The president who wants be so much more has showed us, by his own vitriol, the real enemies of the people: immigrants, Muslims, Mexicans, Mexican-Americans, Central Americans, Syrian refugees, journalists, Democrats, the FBI, judges who don’t rule as he wishes, and women – not all women, of course, but some of them. At the same time, he’s made us see the good side of dictators and racists. Putin and the protestors at Charlottesville – who knew they were getting a bad deal? Now we know better . . .

Democratic principles – the aforementioned separation of powers, due process of law, equality – are so overrated. Bullying is the only real way to get things done, punctuated by extended campaign rallies long after the final tally of the election.

Pardon power? Immunity? These two are mere beginner steps for Thee Donald. Let’s allow him to take it to the next level – infallibility.

Presidential infallibility could help the country achieve even greater heights of excellent greatness. I can almost see Mitch McConnell coming into the oval office, with a promise of Senate approval, offering to make him the Great American Dictator. It would simply be the next logical step beyond infallibility: “Okay, I’ll take you up on that,” the make-white-great-again One would respond to the miter-bee senator, “but only if it’s for life, and then I’ll want it passed on to Don Jr.”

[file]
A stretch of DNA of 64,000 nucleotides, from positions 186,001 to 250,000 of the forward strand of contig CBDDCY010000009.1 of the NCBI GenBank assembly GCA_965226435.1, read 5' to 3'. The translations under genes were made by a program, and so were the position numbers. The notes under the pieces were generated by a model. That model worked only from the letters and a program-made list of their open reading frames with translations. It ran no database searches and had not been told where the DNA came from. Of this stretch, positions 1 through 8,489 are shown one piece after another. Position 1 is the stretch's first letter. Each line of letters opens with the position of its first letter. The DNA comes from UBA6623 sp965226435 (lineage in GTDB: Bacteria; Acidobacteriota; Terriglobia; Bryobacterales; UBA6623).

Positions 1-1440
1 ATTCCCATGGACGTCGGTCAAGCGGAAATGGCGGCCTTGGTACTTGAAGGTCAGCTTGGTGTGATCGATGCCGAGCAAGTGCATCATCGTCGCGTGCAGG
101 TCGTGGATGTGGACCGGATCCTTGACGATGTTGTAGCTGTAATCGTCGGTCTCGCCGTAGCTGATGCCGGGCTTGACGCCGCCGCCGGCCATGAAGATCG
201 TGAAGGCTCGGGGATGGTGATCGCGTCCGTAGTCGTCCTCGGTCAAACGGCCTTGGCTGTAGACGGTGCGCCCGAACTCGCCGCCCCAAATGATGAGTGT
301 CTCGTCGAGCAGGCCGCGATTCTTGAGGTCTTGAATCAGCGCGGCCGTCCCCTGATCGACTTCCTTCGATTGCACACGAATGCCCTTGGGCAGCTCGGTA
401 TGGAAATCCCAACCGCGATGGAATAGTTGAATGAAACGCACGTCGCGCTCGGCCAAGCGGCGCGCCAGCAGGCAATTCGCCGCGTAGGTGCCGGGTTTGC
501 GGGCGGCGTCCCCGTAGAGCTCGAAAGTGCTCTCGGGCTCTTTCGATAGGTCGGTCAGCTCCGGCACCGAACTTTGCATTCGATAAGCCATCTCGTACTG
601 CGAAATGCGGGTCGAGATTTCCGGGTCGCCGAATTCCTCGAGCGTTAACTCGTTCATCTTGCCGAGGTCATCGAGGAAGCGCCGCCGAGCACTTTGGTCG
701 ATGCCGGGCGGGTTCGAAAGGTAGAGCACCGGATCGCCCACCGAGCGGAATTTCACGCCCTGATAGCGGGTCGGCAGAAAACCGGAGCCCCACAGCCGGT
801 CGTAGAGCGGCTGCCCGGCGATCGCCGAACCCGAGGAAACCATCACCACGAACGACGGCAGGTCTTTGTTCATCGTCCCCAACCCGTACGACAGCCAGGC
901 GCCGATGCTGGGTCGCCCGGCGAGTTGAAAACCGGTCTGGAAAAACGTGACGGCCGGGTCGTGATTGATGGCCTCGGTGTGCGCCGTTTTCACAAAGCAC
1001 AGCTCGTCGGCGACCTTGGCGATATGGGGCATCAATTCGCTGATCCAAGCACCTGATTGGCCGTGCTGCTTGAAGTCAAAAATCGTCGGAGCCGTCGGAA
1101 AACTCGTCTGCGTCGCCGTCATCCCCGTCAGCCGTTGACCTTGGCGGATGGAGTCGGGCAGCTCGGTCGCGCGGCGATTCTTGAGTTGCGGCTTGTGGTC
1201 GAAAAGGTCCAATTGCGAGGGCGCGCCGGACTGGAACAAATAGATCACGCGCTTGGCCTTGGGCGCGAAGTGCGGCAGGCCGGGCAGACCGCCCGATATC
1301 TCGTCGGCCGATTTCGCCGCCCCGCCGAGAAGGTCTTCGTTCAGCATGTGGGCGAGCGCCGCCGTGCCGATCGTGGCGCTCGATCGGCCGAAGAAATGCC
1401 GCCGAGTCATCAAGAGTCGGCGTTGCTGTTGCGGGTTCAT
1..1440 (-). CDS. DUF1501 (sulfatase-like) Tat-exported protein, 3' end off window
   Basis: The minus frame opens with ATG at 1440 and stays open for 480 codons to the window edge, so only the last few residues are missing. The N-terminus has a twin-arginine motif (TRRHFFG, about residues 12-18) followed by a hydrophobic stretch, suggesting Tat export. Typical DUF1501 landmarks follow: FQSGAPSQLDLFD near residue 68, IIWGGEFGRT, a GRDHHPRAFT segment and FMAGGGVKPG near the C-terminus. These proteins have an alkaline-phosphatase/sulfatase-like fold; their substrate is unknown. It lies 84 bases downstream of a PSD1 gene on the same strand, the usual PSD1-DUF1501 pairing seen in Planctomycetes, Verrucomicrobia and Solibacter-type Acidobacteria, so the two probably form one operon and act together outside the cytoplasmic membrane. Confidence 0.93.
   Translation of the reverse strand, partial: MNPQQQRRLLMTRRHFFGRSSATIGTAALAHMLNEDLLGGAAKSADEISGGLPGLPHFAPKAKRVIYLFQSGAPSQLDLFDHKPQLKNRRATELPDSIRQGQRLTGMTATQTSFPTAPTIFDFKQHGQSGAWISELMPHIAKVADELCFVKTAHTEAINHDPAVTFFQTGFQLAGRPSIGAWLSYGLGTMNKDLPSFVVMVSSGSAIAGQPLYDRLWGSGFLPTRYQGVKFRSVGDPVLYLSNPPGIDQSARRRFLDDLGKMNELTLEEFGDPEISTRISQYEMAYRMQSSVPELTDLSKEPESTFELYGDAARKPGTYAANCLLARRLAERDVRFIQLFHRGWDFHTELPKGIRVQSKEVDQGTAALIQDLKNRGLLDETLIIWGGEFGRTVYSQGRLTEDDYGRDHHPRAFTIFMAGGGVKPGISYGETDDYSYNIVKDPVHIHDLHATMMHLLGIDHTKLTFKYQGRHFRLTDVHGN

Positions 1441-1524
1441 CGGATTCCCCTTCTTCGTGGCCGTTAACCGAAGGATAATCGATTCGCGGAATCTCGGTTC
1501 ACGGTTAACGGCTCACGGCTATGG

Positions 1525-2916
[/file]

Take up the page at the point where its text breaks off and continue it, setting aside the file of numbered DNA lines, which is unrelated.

Would President Trump Have Been a Slave Owner?

Edward Baptist’s The Half Has Never Been Told: Slavery and the Making of American Capitalism (Basic Books, 2014) gives greater detail to the argument that America’s economic fortune was built upon an infrastructure forged by slavery. In the wake of the bloody Civil War, the second industrial era’s twin links of mass production and mass consumerism birthed unforeseen prosperity and inequality. Yes, good ol’ American ingenuity and innovation had plenty to do with the boom, but as Baptist writes, an economic trampoline had been constructed before the war through the hands, arms, and torsos of enslaved Americans.

Baptist argues that white historians’ over-emphasis upon American ingenuity and innovation is part of the ruse to downplay our enslaving heritage. He also argues that the North wasn’t exempt from the economic benefit provided by southern slavery. Southern cotton fields produced millions of fiber bales that were eventually processed into clothes and durables in English mills, but northern states’ industry supported the enslaving enterprise with bank credit that financed firms selling slaves, and saws to clear-cut fields and shovels to till soil. If you assume that Baptist writes history from a narrow perspective because he is black, check yourself.  He’s white and grew up in North Carolina. He teaches nineteenth-century history at Cornell University, and tells students, as he does readers of his book, that cotton was the nineteenth century’s oil that fueled the majority of its economic activity before the latter resource did the same for the following century.